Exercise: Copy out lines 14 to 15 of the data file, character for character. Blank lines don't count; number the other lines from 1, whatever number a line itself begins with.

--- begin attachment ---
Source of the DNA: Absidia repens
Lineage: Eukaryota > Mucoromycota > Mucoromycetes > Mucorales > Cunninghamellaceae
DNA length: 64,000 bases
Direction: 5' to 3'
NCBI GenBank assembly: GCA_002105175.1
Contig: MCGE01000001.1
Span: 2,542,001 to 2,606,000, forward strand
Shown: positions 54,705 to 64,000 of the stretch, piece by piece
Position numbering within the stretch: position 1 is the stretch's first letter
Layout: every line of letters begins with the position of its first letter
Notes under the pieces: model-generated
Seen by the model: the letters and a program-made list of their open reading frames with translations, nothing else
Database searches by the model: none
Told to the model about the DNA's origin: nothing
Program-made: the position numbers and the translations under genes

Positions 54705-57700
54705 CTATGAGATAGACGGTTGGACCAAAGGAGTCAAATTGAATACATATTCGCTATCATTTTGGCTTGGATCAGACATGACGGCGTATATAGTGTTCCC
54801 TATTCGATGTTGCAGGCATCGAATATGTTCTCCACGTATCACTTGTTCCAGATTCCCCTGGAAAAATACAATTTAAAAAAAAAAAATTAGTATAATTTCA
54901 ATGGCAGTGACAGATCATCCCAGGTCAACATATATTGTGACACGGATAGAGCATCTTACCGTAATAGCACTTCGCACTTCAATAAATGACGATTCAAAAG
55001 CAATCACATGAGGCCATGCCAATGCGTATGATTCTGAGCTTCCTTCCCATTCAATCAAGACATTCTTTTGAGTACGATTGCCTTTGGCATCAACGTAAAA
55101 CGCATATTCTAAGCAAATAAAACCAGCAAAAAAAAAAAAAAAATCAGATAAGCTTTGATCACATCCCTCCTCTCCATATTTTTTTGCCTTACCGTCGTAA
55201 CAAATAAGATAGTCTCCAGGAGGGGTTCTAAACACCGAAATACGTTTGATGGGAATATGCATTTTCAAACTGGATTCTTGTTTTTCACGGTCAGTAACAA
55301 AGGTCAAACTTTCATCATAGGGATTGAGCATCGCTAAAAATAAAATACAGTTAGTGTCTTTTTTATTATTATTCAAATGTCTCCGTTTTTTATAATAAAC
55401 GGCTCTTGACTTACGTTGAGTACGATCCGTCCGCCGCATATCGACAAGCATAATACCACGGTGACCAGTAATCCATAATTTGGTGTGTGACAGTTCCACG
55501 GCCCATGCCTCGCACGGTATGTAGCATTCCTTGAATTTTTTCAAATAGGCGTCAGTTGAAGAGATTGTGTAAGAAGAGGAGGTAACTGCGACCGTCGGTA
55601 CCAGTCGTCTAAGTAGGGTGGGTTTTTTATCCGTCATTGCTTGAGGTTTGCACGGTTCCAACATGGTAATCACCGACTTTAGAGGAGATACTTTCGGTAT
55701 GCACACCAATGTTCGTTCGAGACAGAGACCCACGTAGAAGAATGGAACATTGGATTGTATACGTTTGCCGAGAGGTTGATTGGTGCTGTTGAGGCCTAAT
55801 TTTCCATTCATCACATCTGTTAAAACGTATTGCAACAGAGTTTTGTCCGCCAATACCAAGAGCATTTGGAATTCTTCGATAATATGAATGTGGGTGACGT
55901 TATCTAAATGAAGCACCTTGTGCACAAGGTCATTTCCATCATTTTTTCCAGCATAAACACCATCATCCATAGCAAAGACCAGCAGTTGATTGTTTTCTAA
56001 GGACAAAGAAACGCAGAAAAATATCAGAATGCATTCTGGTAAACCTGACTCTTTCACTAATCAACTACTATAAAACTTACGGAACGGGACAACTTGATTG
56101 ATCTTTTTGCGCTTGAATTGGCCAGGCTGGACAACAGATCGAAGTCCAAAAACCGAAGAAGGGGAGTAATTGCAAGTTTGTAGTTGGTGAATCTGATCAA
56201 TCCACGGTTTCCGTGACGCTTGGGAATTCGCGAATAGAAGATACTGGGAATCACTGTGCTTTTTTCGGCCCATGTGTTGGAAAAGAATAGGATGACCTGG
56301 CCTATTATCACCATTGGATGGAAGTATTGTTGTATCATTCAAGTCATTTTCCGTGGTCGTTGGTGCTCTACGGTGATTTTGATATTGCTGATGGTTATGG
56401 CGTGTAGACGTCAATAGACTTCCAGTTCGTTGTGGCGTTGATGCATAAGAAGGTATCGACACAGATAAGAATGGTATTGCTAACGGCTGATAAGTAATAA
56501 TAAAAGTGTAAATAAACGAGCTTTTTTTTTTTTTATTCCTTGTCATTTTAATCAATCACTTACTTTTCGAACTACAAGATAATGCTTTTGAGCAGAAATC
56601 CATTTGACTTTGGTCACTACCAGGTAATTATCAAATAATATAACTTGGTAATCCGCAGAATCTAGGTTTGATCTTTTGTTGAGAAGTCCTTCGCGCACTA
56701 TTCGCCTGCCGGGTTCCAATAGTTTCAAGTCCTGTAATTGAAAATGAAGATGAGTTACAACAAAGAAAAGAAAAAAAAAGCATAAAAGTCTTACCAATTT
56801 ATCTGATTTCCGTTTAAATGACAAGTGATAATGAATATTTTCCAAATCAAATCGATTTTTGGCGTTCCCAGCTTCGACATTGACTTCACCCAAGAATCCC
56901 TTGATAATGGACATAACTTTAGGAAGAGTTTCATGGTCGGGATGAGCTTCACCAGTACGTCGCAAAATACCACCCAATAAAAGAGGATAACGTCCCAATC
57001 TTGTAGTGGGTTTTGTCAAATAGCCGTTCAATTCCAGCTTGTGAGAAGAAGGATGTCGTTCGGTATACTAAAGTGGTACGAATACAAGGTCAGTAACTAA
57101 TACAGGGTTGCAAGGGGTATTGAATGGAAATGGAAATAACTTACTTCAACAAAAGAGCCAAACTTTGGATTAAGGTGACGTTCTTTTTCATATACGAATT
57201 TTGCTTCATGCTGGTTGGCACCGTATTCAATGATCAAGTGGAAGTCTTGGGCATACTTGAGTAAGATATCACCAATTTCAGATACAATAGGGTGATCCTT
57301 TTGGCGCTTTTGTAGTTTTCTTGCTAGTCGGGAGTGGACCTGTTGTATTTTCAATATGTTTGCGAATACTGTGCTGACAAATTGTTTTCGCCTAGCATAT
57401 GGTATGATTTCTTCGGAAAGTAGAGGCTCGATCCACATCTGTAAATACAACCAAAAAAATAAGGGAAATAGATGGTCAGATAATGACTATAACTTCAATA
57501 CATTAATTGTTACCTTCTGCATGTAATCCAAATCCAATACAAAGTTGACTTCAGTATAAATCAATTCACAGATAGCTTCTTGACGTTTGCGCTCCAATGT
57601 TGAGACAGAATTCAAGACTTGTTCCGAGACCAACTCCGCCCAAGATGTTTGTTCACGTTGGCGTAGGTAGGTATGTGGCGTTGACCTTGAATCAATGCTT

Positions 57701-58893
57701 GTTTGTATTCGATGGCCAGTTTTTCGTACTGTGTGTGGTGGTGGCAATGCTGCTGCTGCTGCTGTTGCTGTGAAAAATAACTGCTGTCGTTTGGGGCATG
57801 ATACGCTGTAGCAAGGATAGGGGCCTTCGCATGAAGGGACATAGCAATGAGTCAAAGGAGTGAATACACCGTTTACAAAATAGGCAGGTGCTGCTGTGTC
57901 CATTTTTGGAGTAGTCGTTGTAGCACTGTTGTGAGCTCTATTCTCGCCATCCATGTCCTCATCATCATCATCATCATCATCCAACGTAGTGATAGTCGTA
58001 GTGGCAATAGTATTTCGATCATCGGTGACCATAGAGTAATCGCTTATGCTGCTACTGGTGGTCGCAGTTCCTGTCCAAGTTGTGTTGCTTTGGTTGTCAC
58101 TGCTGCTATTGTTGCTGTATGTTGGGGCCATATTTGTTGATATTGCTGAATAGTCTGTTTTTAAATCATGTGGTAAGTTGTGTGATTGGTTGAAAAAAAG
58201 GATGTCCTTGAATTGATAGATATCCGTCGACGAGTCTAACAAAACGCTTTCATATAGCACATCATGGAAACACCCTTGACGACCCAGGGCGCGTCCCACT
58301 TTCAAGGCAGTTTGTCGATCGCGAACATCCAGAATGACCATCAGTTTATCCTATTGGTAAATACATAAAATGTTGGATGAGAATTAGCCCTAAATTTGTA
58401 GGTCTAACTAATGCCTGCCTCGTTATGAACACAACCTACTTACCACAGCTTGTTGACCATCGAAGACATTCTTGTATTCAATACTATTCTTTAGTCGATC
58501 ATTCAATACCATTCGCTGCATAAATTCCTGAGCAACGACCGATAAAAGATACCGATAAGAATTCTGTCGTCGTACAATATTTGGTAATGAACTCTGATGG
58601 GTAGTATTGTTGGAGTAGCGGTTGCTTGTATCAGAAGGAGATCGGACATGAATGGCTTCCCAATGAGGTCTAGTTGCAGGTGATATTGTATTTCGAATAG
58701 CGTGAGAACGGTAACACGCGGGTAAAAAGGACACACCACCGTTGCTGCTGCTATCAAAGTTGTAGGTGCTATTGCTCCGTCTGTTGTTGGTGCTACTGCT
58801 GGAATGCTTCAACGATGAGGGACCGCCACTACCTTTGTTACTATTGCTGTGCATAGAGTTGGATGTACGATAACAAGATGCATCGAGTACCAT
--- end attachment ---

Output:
Told to the model about the DNA's origin: nothing
Program-made: the position numbers and the translations under genes